Politics

Fall hearings underscore go-slow rescue act approach

BOSTON (SHNS) – More than two months after the federal government gave Massachusetts roughly $5.3 billion to deal with the broad ramifications of the pandemic, the Legislature kicked off the public hearings that will inform its spending decisions though leaders indicated it will still be months before the money is put to use.

“We have to start making the investments I proposed now, not months from now,” Gov. Charlie Baker told legislators Tuesday. Lawmakers said they would keep holding deliberative hearings “over the foreseeable future” and “into the fall.”

The state’s American Rescue Plan Act money arrived May 19 and, until Tuesday, most of the conversation around the money centered around who would get to spend it. Legislative Democrats who favor a slower approach won out but gave Gov. Charlie Baker an opportunity Tuesday to pitch his bill (H 3922) to quickly spend $2.915 billion of the state’s total.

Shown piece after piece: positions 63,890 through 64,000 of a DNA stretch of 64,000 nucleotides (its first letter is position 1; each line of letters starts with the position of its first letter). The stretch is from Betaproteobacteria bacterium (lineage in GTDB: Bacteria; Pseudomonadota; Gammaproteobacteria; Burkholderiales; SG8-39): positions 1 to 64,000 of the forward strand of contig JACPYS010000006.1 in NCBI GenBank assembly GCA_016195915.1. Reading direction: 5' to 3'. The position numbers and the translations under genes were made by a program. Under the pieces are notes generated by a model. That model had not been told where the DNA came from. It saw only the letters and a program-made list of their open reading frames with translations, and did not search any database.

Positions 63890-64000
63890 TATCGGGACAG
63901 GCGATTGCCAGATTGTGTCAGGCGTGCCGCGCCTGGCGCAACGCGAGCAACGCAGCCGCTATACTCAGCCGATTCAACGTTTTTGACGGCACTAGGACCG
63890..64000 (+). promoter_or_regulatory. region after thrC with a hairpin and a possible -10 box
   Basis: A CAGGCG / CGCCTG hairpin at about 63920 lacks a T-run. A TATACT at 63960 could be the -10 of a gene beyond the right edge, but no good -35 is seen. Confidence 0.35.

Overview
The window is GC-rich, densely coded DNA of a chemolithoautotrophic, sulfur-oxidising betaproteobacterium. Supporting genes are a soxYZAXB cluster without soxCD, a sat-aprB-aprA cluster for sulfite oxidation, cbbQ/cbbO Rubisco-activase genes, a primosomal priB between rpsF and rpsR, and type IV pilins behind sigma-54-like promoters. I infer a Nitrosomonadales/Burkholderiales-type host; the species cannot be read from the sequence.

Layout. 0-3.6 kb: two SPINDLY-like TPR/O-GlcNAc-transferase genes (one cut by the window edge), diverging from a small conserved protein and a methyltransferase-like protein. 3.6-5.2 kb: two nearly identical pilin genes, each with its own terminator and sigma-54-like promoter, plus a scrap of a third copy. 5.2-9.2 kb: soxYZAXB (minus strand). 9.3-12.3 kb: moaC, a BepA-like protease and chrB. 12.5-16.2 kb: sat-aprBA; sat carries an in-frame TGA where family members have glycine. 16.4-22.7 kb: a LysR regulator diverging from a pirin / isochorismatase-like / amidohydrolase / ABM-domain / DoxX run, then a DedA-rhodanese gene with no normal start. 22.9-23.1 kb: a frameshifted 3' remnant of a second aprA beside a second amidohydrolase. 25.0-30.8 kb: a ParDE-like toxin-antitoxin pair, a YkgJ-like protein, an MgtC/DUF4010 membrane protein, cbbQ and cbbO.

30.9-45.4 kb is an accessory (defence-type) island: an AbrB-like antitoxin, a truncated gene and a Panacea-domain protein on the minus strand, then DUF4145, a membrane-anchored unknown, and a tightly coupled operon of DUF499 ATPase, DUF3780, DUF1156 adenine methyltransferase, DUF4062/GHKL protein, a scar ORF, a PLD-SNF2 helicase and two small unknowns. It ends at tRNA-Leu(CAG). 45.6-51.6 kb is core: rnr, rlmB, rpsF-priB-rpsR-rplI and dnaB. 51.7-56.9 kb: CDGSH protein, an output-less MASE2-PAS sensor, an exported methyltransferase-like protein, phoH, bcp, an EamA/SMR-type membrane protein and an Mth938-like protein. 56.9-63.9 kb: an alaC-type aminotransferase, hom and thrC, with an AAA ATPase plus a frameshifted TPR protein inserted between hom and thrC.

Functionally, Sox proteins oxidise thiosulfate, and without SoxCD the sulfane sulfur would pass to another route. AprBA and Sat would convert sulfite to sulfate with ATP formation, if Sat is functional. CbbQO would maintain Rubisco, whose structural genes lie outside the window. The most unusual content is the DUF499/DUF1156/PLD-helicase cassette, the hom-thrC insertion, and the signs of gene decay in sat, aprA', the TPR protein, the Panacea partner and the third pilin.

Baker wants to put more than half of the state’s ARPA allocation to work now on housing and homeownership supports, job training, water and sewer infrastructure, addiction treatment and other areas. Speaking virtually from Aspen, Colorado on Tuesday, he pressed lawmakers on the Joint Committee on Ways and Means and the House Committee on Federal Stimulus and Census Oversight to act swiftly.

“The kinds of projects that are needed to address the impacts of COVID are significant in scale and time consuming. We have to start making the investments I proposed now, not months from now,” the governor said. “Some of these programs, especially housing and infrastructure projects, require a long implementation time. For others, time is of the essence to address urgent needs.”